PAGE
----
Not many LNG projects have reached FID during the last two years, reflecting the oversupply of LNG in the market. But the two projects sanctioned this year, Coral and Fortuna, are both FLNG projects. According to Wood McKenzie this highlights a positive shift in industry perception toward FLNG. Majors like Eni, ExxonMobil and BP have all now endorsed FLNG in a low LNG price environment. With stranded gas resources suited to FLNG elsewhere in the world, FLNG appears to be regaining support, especially where through standardisation construction costs are minimised.
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Studies into offshore FPSOs started in the early 1970s, but it was only in the mid-1990s that significant research, backed by experimental development, began. This led to the first FPSO, Shell’s Castellon, built in Spain in 1977. Today, over 270 vessels are deployed worldwide as oil FPSOs.
Similarly, studies into offshore floating LNG started in the 1970s and by 1997 Mobil proposed the first FLNG concept, with first export from an FLNG vessel achieved this year. Indications are that FLNGs are on the way to follow a similar growth pattern. After all, FLNG is an evolution of the FPSO concept.
FLNG has now become an attractive option to develop offshore and often stranded gas-fields, holding between 2-10tcf of gas, especially for those located at significant distances from land. In comparison to onshore liquefaction, which requires an offshore production platform, a pipeline to transport the gas and an onshore LNG plant, FLNG in effect combines all of these in a single unit. This brings advantages of shorter project completion times and lower costs.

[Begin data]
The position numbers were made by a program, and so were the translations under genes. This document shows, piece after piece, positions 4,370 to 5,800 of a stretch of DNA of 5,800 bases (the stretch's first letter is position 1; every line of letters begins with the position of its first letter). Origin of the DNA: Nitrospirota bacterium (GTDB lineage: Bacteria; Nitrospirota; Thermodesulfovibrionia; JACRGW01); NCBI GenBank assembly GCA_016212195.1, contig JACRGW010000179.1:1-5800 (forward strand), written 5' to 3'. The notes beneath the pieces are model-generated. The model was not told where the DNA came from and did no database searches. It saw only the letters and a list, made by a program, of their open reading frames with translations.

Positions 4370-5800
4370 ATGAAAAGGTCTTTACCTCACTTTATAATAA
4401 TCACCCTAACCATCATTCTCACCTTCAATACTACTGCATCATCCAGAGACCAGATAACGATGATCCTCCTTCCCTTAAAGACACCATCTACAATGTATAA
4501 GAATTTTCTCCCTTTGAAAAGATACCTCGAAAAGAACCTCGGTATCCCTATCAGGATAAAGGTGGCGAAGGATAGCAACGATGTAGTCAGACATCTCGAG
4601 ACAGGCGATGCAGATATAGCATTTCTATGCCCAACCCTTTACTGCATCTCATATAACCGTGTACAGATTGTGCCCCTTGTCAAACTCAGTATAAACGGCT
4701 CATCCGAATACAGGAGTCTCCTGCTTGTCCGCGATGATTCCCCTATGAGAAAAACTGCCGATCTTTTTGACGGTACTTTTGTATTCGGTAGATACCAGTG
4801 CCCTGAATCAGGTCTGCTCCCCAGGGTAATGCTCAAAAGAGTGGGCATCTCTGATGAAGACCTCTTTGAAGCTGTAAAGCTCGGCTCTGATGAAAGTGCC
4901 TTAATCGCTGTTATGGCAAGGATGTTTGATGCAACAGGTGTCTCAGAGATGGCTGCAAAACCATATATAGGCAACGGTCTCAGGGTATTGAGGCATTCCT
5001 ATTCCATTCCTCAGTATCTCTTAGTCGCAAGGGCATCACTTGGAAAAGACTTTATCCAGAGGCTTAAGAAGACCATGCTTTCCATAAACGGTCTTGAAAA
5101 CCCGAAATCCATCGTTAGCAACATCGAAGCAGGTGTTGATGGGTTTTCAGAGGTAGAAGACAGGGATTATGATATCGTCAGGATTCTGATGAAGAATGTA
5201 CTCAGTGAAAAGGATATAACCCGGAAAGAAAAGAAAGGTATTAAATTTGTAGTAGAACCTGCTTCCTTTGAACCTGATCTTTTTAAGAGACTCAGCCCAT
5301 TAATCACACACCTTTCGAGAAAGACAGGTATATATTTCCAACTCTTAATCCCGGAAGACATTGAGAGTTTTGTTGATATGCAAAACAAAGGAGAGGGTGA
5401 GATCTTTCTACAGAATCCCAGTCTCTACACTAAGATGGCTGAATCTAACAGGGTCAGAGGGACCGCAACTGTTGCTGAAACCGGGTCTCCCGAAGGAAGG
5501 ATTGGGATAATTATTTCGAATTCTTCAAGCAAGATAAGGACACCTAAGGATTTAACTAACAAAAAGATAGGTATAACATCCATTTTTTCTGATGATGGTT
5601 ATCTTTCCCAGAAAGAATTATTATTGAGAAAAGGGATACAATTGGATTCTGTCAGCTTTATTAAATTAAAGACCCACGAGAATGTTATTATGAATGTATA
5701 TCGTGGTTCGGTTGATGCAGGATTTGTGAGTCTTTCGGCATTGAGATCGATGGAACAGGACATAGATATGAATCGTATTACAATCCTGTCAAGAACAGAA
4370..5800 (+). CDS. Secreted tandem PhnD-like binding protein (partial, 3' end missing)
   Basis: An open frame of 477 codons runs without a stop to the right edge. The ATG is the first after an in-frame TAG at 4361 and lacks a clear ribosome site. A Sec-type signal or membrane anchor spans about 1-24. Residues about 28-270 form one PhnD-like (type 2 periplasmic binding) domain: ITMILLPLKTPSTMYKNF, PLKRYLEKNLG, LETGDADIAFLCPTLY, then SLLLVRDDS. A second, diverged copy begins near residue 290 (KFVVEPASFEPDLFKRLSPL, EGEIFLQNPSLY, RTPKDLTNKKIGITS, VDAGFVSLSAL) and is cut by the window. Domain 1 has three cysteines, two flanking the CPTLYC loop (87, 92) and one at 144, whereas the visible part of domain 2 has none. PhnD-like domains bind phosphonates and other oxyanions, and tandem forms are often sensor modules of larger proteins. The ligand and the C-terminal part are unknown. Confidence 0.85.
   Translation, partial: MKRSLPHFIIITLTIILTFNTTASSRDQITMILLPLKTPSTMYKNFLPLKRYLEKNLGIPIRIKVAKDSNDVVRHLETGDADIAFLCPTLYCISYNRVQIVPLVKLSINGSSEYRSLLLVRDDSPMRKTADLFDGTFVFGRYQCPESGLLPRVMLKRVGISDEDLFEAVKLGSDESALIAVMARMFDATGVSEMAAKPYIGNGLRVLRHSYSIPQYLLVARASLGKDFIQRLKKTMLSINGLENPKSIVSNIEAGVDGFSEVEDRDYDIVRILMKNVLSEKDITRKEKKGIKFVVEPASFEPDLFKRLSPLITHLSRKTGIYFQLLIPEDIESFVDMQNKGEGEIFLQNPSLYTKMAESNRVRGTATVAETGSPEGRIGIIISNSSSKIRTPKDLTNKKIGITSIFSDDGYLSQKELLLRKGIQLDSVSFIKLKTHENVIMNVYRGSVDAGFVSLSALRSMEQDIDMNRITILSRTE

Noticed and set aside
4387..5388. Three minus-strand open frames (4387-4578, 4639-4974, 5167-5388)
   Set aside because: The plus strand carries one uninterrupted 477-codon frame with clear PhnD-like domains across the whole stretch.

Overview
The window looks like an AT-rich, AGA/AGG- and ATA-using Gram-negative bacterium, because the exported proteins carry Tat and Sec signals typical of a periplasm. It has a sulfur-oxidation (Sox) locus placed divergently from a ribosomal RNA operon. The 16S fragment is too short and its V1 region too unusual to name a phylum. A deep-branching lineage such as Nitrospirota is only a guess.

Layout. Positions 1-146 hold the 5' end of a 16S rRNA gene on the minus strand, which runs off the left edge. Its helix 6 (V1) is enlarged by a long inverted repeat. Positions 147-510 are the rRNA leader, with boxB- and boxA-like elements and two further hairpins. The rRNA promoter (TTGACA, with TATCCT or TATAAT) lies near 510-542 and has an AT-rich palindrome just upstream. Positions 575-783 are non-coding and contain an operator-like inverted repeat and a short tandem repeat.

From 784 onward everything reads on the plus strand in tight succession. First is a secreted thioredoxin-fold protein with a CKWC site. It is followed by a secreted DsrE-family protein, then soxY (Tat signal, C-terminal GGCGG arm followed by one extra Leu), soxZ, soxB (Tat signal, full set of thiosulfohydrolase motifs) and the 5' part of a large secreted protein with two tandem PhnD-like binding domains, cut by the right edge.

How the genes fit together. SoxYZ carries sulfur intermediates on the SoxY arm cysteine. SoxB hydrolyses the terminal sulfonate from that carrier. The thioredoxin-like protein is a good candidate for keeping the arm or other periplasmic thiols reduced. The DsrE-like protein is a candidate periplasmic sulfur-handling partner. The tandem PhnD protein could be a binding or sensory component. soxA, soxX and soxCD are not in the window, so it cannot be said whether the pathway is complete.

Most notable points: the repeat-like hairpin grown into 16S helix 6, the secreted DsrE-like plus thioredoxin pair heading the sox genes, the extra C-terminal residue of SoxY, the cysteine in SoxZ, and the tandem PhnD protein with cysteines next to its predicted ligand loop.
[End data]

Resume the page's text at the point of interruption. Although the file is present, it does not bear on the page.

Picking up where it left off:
In comparison to onshore plants, which typically take 4-5 years to construct and are far more prone to delays influenced by factors such as weather, approvals, lack of infrastructure and cost overruns, the delivery track record for FLNG vessels is generally good.
Key factors driving adoption of FLNG include technological advancement, monetisation of stranded gas reserves, rising costs for the development of onshore terminals, shorter lead times, relocation flexibility, and lower space requirements.
The future of FLNG
The future of FLNG is decidedly looking better. With PFLNG Satu, and soon FLNG Hilli and Prelude, valuable operational experience is being gained giving operators, financiers and insurers more confidence in FLNG making future adoption easier.
Global capex on floating liquefaction units will total $41.6bn over the period of 2016-2022. FLNGs account for about 60% of this expenditure – the rest is for import and regasification terminals.
About half of this capex is for projects in Africa. In the longer-term, gas discoveries in remote regions offshore Africa and elsewhere will continue to drive adoption of FLNG solutions.
Shell’s Chief financial officer Simon Henry said in 2016 that FLNG is an attractive way to develop remote fields and he still expects Shell’s portfolio eventually to include several such projects.”If I look in 10-15 years time I would hope that we would see multiple FLNG projects in the Shell portfolio, because it’s a great way of monetising gas in a competitive manner…”
The rising cost of onshore LNG terminals and the shorter lead times of FLNGs make them viable even in the current low-price market environment, as the new projects in Africa are demonstrating. This is what makes FLNG a potentially attractive option for developing and exporting Cyprus’ potential gas finds in a competitive global gas environment.
Dr Charles Ellinas, @CharlesEllinas – Nonresident Senior Fellow Eurasian Energy Futures Initiative, Atlantic Council